He tells us that in 2006 a new term was introduced in a CIA peer-review journal, the concept of State Crime against Democracy (SCAD) to displace the term “conspiracy theory.” I say displace rather than replace because SCAD is not another name for conspiracy theory; it is a name for the type of wrongdoing about which the conspiracy-theory label discourages us from speaking. Basically, the term “conspiracy theory” is applied pejoratively to allegations of official wrongdoing that have not been substantiated by public officials themselves. (KL 201-105)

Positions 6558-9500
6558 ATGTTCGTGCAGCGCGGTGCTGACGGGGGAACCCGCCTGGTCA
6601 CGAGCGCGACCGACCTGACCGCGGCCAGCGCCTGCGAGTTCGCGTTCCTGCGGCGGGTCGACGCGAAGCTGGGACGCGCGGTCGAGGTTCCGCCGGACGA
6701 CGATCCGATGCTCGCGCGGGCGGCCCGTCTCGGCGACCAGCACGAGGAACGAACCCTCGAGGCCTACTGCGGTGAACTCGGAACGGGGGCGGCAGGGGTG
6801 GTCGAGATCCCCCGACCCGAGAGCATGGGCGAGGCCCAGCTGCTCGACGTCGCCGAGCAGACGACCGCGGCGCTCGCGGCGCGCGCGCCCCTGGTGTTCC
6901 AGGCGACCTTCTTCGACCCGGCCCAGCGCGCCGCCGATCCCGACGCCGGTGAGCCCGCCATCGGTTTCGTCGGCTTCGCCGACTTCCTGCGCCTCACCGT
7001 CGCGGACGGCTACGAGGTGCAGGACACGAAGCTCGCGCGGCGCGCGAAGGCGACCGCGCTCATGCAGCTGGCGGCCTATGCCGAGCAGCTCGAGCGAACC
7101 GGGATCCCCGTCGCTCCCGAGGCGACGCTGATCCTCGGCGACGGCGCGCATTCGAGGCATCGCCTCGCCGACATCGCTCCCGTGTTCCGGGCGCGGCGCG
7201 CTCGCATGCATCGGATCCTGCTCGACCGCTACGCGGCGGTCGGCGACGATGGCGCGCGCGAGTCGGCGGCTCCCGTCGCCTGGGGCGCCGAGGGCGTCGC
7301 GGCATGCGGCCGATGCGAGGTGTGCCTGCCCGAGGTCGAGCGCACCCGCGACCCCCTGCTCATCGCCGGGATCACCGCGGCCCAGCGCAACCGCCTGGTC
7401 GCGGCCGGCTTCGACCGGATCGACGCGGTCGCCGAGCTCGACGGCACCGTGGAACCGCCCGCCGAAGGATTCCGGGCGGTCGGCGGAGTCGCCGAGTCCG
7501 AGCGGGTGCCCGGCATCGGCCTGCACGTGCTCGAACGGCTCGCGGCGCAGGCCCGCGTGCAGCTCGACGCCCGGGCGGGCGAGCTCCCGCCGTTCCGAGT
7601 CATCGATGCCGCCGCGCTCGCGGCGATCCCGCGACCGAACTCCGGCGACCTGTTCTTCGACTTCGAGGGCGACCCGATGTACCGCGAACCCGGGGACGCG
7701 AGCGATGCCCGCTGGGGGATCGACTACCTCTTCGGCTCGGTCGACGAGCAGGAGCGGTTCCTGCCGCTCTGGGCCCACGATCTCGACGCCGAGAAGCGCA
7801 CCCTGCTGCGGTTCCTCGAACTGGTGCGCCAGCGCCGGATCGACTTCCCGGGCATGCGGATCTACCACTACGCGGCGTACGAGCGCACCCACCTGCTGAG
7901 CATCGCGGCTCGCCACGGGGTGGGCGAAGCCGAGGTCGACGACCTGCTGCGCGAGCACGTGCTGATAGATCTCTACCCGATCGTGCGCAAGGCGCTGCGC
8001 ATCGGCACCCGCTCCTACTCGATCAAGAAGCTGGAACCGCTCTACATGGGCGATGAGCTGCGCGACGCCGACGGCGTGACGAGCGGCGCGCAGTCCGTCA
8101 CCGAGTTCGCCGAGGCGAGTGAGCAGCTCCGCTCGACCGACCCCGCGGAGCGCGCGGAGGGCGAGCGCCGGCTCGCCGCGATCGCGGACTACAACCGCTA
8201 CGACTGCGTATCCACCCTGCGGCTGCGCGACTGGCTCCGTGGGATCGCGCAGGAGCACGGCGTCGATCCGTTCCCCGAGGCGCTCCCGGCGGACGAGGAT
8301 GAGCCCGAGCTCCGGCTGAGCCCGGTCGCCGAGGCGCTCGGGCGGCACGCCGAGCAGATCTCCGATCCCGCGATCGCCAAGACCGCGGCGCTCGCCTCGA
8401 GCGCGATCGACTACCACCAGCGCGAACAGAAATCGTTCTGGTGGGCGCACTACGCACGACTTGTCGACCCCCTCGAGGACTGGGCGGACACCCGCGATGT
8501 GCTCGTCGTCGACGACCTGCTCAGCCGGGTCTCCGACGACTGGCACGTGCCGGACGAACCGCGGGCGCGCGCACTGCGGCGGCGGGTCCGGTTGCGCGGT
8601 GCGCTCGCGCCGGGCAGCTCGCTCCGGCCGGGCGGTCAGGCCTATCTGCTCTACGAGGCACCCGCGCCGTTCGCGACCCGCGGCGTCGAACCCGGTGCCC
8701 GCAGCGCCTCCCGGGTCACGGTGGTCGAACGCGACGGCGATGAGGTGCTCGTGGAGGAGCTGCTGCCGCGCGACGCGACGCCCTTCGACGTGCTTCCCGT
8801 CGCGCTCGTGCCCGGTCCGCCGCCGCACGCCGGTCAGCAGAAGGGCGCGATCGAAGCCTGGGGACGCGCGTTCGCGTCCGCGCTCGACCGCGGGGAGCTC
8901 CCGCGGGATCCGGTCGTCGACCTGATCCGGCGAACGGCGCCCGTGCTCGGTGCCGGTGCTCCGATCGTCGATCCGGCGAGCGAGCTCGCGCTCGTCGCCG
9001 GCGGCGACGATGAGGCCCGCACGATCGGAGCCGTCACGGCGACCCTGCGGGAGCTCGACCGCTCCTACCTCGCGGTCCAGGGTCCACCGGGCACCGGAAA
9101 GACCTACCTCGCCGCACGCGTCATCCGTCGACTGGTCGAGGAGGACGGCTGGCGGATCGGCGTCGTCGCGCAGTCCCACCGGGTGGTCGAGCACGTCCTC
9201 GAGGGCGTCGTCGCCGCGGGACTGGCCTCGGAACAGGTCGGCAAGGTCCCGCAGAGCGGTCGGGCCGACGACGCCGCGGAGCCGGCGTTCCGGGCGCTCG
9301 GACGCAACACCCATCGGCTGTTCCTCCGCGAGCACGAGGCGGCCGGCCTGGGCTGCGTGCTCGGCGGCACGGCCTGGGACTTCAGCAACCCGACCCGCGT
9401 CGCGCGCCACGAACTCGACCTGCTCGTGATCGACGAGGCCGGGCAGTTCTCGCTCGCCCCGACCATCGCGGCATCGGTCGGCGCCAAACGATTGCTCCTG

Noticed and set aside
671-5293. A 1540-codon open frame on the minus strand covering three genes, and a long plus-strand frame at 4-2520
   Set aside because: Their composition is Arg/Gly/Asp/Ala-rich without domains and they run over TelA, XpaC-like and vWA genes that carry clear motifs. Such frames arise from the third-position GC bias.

He describes the SCAD construct is useful in pulling back the curtain so that antidemocratic elite conspiracies can be seen in their larger contexts and studied comparatively. By delineating a general crime category, the construct automatically directs attention to multiple examples that qualify, and of course this helps observers rise above a case-by-case orientation. It also directs our attention to elite motives and behavior and inter-elite rivalries relative to political crimes. It assumes that political elites are capable of committing SCADs but that they usually do so only when in their view circumstances call for it and there is little likelihood of detection. Presumably, political elites are capable of “reading” their own circumstances and the circumstances of others through the others’ eyes, so they are able to recognize how incentives and disincentives are lined up for the relevant players. Consequently, they are likely to check and balance one another by anticipating moves and blocking them or minimizing their effects. (KL 2500-2507)